Comfort Food: Eggs Over Hard

I wrote this at the beginning of the week. But, with the move, I am only posting it now. 

So, please think of this as being posted 5 days ago.

We are still in the process of transitioning to our new house. Boxes are everywhere and it is getting difficult to maneuver.

On top of everything, Raizel and now my husband both caught a very nasty stomach bug.

So, I had a week of packing boxes and doing lots of laundry.

In light of our household activity,  I thought I would take a moment to share my thoughts on how to eat when affected by gastroenteritis, or vomiting and diarrhea.

As a nurse and an acupuncturist, and a mother of medically challenged children, I have lots of experience with this subject area.

When I was in school, I remember it was commonly recommended for people to follow the B.R.A.T. diet: bananas, rice, applesauce and toast. 

Personally, I do not believe that one needs to be strictly limited it to the B.R.A.T. menu. I believe that people should eat easy to digest food that is gentle on the stomach.  

In my experience, food should be introduced as tolerated. I have found oatmeal or cooked cereal, potatoes to work as well.

The most important thing is to stay well hydrated. 

When Yaffa was a baby, we used to give her pedia-lite through her feeding tube. I think it prevented multiple hospitalizations many times. Thank God, our feeding tube days are in the past. 

If not using electrolytes fluid replacement, I  recommend ginger, chamomile or peppermint tea. As I have shared, tea is very important and even medicinal in my book. And, of course, chicken soup is truly “Jewish Penicillin.”

I consider it to be somewhat miraculous that I so far (knock on wood, or “poo poo” as we say) I did not catch have this very nasty bug. 

Since I ran out of herbal tea, I started drinking hot water with a fresh squeezed lemon. I do not know the mechanics, but I believe that there is something very medicinal about fresh lemon juice.

Parenthetically, I also used ammonia and/or borax and soap to clean up. My theory, as yet unproven, is that any potential contamination was killed by the acidity of the lemon juice together with the ammonia or borax.

So, while Jay and Raizel were sick, neither of them had much of an appetite. As they were beginning to build up an appetite, Jay was only interested in eating eggs. 

This is not necessarily unremarkable. 

The only problem is, I have an airborne egg allergy. It is one of those strange allergies that really affects my life. 

So, cooking eggs for everyone was an act of true self sacrifice. I had to open up the windows in the kitchen and put on the fan to avoid “eau d’egg.”

Eggs over hard are my husband’s favorite way to eat eggs. My husband says that eggs over hard means breaking the egg into the frying pan, and, while it is still cooking, break the yolks prior to flipping it over.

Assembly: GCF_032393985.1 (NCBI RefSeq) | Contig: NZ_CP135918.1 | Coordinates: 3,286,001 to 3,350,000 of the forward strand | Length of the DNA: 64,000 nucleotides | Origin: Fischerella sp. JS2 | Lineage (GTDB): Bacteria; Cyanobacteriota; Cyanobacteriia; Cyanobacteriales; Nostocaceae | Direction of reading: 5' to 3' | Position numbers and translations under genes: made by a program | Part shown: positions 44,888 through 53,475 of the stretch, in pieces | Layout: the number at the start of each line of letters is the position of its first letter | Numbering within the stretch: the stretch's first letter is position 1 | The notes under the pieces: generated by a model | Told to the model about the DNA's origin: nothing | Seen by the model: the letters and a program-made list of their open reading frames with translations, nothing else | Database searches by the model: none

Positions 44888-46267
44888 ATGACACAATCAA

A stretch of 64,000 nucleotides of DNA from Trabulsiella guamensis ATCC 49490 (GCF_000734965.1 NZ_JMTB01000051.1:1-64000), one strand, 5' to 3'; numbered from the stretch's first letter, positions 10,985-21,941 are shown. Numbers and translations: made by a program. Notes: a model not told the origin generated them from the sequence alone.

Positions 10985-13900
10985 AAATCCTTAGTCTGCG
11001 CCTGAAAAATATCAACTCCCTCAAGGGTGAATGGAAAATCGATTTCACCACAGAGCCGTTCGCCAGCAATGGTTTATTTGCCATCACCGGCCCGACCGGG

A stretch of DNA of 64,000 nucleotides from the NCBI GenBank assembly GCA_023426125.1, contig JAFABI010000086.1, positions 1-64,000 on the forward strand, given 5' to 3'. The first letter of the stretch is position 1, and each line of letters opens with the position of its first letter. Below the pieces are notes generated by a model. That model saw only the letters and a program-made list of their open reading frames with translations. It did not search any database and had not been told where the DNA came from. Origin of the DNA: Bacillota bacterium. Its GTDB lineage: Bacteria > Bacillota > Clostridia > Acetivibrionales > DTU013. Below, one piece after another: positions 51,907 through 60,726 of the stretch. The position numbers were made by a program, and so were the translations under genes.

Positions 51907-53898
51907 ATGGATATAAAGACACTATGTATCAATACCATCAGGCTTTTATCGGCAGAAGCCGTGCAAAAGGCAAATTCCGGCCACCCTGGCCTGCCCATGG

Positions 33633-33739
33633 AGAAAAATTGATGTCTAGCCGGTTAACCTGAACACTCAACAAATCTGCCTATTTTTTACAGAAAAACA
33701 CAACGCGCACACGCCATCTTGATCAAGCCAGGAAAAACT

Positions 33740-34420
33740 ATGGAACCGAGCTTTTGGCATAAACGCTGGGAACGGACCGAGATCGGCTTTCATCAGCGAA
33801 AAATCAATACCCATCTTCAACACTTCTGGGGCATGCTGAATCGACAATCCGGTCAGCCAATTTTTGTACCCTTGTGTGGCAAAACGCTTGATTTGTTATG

These are my husband’s instructions for making these eggs:

  1. Fry the egg until the edges are a little crispy
  2. Break the yoke and let it run a little bit.
  3. Using a spatula, flip the egg over
  4. Cook until the edges are more crispy


Here is my attempts:

Frying the egg and breaking the yoke and letting it run a bit.

Almost done: flipped over

Round 2 of eggs and lightly frying bread

The final product: over hard eggs with fried bread.

The final product: over hard eggs with fried bread.

My husband and Raizel were soooooo happy. I made them 2 days in a row. I also added fried bread since our toaster was packed. I was so happy to see them eating again!

Not only that, the open window and using the fan seemed to work — no ill effects from being around eggs while they are cooking!  

My next goal is to teach Raizel how to make them herself, so I won’t have to worry about avoiding the fumes.


9 thoughts on “Comfort Food: Eggs Over Hard

  1. Osyth says:

    Many years we drove off the ferry in Cherbourg with our eldest daughter then aged not quite 2. As we neared the first roundabout she was violently sick. This continued for several hours and progress on the road to Provence was slow. We pulled over at a beautiful chateau for the evening which was miraculously open in January and that evening dined in the cellar with only the extended family of the owners for company. Our little trooper by this time was well enough to try a little food. Our family doctor had always advocated apple sauce but the chef frowned and went away bringing back pureed mashed potatoes which she ate and kept down, had a blissful nights sleep (having played happilly with the little boy who was 3 years old) and woke refreshed and reinvigorated. Ever since I have advocated mashed potatoes for poorly tummies …. I’m so glad all yours are in recovery and able to enjoy those delicious eggs and fried breads once more!

    Liked by 1 person

    • Cooking For The Time Challenged says:

      I am happy too! I have many similar stories of sick little children while traveling on the road. Thank God, people are very kind. Many times I had to wash my daughter in the sink of the ladies room off of a highway. I think I know every good place to stop. I also learned to travel with a “field kit” of backup clothes and other sundry supplies. No one ever complained.

      Liked by 1 person

  2. Antonia says:

    Oh wow, what a week you have had! Stomach bugs are just terrible! My kids hate electrolytes fluid replacement, they are always so sweet. I am totally with you on that. I hope you can rest some after the move. I love eggs and this is a great idea. I’ll have to try this out 😀 Hope everyone feels better!

    Liked by 1 person

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